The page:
When the euphoria of the 2011 majority began to wane, Conservative MPs like St. Albert’s Brent Rathgeber hoped the government would relax discipline a bit. He and other backbenchers were soon disappointed. Rathgeber famously quit after the government gutted his private members’ bill calling for greater public exposure of civil servants’ salaries. He now sits as an independent and may become a historical footnote after the next election. But he illustrates one of the deep schisms in a party and government that tries to accommodate principled conservatives like Rathgeber alongside carpetbaggers like Duffy.

This schism is as regional as it is philosophical. William Lyon Mackenzie King was talking about Canada when he observed the country “has too much geography,” but it is equally true of the parties that try to govern it. The geographic divide in the Conservative party could break wide open at its national biannual convention in Calgary late this month during a constitutional policy session dealing with the rules governing leadership succession. 

The current rules grant the same number of votes to all riding associations, regardless of how many members they have. Adopted in 2003 as part of the merger agreement between the Progressive Conservative and Canadian Alliance parties that created the new Conservative Party, the rules were designed to assuage eastern fear of western domination. At the 2011 convention, Peter MacKay, the former leader of the PCs who brokered the merger on their behalf, led a successful defence of the status quo. Kenney, among other westerners, argued for a “fairer” system granting more votes to ridings with more members, but the proposal was defeated in a vote dominated by eastern delegates.

The issue is back on agenda in Calgary. If it goes to a vote, the outcome will have profound implications for the future of the party – and for Alberta’s influence in Ottawa. Western candidates in the next leadership contest could include Kenney, Jim Prentice (the Calgarian and former Harper minister currently biding his time on Bay Street), Vancouver’s James Moore and, possibly, Edmonton’s Rona Ambrose.  Contenders from the East may include MacKay, and Ontario ministers Tony Clement, John Baird and Lisa Raitt. They will have a mathematical advantage based on the sheer number of ridings in the East, but it will be tempered if the succession rules are changed to give more voting weight to large-membership western ridings.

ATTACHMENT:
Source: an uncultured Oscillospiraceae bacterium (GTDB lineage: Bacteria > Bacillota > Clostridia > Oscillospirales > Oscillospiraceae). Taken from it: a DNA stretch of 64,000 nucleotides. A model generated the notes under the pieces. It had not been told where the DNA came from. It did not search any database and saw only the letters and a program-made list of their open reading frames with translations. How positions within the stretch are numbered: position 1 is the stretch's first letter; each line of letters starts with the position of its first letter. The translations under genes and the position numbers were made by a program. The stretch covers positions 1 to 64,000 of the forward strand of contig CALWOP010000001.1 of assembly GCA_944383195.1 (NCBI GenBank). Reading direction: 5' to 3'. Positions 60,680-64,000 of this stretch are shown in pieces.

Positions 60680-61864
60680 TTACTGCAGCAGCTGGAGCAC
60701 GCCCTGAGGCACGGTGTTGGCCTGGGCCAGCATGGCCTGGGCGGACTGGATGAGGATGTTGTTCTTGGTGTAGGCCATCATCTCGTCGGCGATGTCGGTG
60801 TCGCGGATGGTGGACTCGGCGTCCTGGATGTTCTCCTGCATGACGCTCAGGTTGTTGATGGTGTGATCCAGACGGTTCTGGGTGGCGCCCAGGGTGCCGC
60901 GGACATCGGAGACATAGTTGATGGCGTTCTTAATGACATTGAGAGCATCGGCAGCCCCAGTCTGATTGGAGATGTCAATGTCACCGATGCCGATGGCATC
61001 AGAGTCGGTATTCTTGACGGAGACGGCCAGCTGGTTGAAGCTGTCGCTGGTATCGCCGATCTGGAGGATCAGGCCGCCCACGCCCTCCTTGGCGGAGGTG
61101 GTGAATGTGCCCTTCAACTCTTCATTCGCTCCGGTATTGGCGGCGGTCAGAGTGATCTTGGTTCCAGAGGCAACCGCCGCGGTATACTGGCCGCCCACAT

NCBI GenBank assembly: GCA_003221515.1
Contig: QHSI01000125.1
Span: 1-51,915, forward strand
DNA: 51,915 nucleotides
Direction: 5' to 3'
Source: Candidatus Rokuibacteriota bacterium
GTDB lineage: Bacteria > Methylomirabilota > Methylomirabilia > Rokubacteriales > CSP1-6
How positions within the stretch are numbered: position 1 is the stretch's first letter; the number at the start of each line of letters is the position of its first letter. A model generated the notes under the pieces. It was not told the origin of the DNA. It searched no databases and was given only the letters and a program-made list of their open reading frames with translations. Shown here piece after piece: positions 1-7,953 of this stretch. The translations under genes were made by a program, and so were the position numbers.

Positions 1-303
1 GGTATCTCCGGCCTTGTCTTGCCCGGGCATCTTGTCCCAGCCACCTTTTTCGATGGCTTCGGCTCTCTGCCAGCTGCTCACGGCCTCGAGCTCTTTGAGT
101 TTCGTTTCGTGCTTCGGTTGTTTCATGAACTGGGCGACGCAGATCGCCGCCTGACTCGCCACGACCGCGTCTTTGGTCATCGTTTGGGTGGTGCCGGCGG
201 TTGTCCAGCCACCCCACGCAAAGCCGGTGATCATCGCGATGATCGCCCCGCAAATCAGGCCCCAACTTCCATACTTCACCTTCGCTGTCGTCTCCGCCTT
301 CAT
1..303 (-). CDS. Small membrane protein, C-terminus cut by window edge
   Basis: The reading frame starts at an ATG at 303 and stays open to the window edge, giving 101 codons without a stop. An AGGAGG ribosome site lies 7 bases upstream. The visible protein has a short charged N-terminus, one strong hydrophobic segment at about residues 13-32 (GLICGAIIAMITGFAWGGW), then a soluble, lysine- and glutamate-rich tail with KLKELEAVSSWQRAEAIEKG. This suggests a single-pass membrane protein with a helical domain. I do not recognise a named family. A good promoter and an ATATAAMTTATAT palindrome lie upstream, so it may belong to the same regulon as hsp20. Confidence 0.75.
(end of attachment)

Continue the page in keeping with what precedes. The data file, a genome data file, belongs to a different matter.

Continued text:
Kenney is the wild card. As Immigration minister and Harper’s point man on ethnic outreach, he has built a solid national political base among new Canadians. They are a huge and fast-growing growing influence in Canadian politics, and a key part of the Conservative electoral coalition. That makes Kenney a frontrunner in the succession sweepstakes, and a fair bet to become Canada’s next prime minister.

Two things limit Kenney’s upward mobility. The party and the country will have reservations about electing two Calgarians in a row as prime minister. (Although four Montrealers – Trudeau, Brian Mulroney, Jean Chrtien and Paul Martin – pretty much owned the PMO from 1968 to 2006.) And the Red Tories, like many centre-left Canadians, will be spooked by Kenney’s long-time association with social conservative groups and causes. Still, it will be tough for opponents to demonize the effervescent Kenney. He’s too smart and too cheerful to be pigeonholed as a religious troglodyte.

Admittedly this is all very speculative. Harper may well defy the 10-year threshold for political leaders and overcome the comparatively picayune scandals that are dogging him today. His credibility as a competent steward of the economy remains largely intact, and he could sail into the 2015 election with reasonable levels of economic growth, a solid record on job creation and a balanced budget. He has unfinished business on pipelines, resource development and deregulation in order to achieve the “Canadian energy superpower” benchmark he set in 2006. And he would relish putting the final nail in Pierre Trudeau’s coffin by crushing his son in an election.

Or, if “Duffygate” winds up in court, testimony could shred Harper’s story that he had no idea his chief of staff and other senior party officials conspired to snuff out the scandal by writing a cheque to cover the Senator’s bogus expense claims. If it comes to that, it will certainly be time to erect another Superman on the ruins. Let’s hope he or she is an Albertan who can hold the Conservative party together and continue our hegemony in Ottawa.